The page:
It's more than just an iPod touch that won't fit in your pocket...it's also an underpowered netbook with no keyboard. It's the worst of both worlds!

        No no no! It has a faster processor than the iTouch, better resolution that iPhone, and some nifty new features to make up for the lack of keyboard... Iit is more like a Nexus One that won't fit in your pocket!

      • by syousef (465911) on Wednesday January 27, 2010 @03:21PM (#30922114) Journal

        It's more than just an iPod touch that won't fit in your pocket...it's also an underpowered netbook with no keyboard. It's the worst of both worlds!

        Steve Jobs will be releasing the new iPants in the next couple of months. The iPants have iPockets that will fit an iPad. If you don't own a pair you won't be iCool anymore, so better save up those iPennies.

        Apple has always released crippled products and insisted that they were superior. You had to wait till iPhone 3.0 to have MMS and buy a 3rd party app (not available at release) to record video. These are things that have been standard in phones for 5 years. Apple's genius is not the product, it's the marketing which seems to catch out every wannabe geek and fashion victim.

      • by hey! (33014) on Wednesday January 27, 2010 @03:56PM (#30922992) Homepage Journal

        Hmmm. The thing about the iPod is that the killer features is the integration of iPod/iTunes/iTunes store. The devices are nice of course, but each part of this triangle has significant limitations.

        The key is that they all work together to support use cases that consumers find convenient and valuable. That's why "iPod Killers" never kill. You have to get all three pieces, and that is hard especially the store end of things.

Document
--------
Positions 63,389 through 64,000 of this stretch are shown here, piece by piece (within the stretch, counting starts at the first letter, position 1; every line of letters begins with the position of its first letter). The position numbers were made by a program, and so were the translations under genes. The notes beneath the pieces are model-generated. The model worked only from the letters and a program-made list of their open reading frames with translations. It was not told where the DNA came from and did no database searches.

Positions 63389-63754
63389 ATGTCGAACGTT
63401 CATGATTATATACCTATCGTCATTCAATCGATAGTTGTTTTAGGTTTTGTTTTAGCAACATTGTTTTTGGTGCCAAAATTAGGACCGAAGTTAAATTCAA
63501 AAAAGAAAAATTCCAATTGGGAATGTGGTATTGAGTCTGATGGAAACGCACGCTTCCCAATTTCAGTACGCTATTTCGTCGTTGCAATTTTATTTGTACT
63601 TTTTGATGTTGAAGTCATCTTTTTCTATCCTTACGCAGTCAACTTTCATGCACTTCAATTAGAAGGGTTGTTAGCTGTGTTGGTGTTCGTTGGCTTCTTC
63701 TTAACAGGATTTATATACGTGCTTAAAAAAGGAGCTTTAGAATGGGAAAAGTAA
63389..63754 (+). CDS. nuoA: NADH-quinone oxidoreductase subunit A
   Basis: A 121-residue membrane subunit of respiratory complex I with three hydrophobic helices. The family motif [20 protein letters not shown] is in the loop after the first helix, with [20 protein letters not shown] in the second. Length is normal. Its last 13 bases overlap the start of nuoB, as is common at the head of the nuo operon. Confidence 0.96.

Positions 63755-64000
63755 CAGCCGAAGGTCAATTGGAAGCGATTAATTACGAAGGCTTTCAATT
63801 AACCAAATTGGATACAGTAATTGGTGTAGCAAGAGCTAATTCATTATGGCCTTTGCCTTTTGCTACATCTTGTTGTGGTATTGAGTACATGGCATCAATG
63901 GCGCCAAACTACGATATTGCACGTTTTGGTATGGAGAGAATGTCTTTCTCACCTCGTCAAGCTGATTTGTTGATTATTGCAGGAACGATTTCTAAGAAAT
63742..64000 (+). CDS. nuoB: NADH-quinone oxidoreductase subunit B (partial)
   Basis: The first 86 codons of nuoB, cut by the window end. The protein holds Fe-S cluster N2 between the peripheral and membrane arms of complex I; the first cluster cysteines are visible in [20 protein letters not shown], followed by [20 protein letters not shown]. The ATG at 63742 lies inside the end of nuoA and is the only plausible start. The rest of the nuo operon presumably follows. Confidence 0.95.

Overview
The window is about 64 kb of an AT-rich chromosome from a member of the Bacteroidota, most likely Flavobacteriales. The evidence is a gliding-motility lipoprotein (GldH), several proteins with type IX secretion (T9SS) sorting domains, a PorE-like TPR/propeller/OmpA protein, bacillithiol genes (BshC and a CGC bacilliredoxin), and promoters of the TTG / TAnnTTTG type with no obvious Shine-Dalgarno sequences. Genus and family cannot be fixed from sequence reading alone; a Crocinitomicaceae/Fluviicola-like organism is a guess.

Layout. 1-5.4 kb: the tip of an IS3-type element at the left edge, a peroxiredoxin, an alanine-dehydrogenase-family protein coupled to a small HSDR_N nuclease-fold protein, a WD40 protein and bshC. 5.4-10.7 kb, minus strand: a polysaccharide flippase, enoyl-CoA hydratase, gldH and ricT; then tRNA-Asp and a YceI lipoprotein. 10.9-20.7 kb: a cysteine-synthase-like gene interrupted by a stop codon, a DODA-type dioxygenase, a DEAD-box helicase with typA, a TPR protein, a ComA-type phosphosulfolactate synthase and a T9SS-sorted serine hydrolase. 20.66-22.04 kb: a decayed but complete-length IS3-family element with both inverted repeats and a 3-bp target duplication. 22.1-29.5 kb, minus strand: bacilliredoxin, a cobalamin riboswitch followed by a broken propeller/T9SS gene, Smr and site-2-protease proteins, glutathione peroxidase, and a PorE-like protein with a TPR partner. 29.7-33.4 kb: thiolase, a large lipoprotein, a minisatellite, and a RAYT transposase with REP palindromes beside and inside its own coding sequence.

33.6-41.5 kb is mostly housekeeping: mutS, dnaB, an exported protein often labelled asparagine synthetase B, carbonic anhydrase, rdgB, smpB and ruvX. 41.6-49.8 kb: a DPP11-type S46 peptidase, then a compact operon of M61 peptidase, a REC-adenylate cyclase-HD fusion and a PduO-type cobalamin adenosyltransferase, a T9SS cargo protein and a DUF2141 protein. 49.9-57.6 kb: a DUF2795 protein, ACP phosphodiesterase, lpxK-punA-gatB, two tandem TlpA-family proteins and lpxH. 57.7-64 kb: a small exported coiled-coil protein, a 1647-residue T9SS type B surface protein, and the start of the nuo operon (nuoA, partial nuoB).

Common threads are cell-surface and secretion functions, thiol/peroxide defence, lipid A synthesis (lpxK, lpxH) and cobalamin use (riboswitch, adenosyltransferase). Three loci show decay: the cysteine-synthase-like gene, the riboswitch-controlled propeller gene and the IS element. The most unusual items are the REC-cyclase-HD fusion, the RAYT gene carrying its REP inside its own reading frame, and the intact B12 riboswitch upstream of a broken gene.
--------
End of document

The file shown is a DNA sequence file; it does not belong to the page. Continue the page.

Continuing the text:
Now Amazon nailed it with the Kindle. The Kindle is not the best eBook reader, but Amazon + WhisperNet + Kindle work together better than anything anybody had ever seen before. You can make a better eBook reader, but what you really have to do is to make sure that whole source to use chain has no serious mistakes in it (like not having enough books to sell, having lousy battery life, or having DRM so restrictive it interferes with the primary use of the devices).

        So you can't look at this device and say "meh", because it has never been the best device that wins. It's the affordable looking system that offers a convenient solution for something consumers value that wins.

        You're going to have to see the whole thing in action to know whether this is "meh" or not. I suspect it may be, but I'm not shorting Apple stock yet.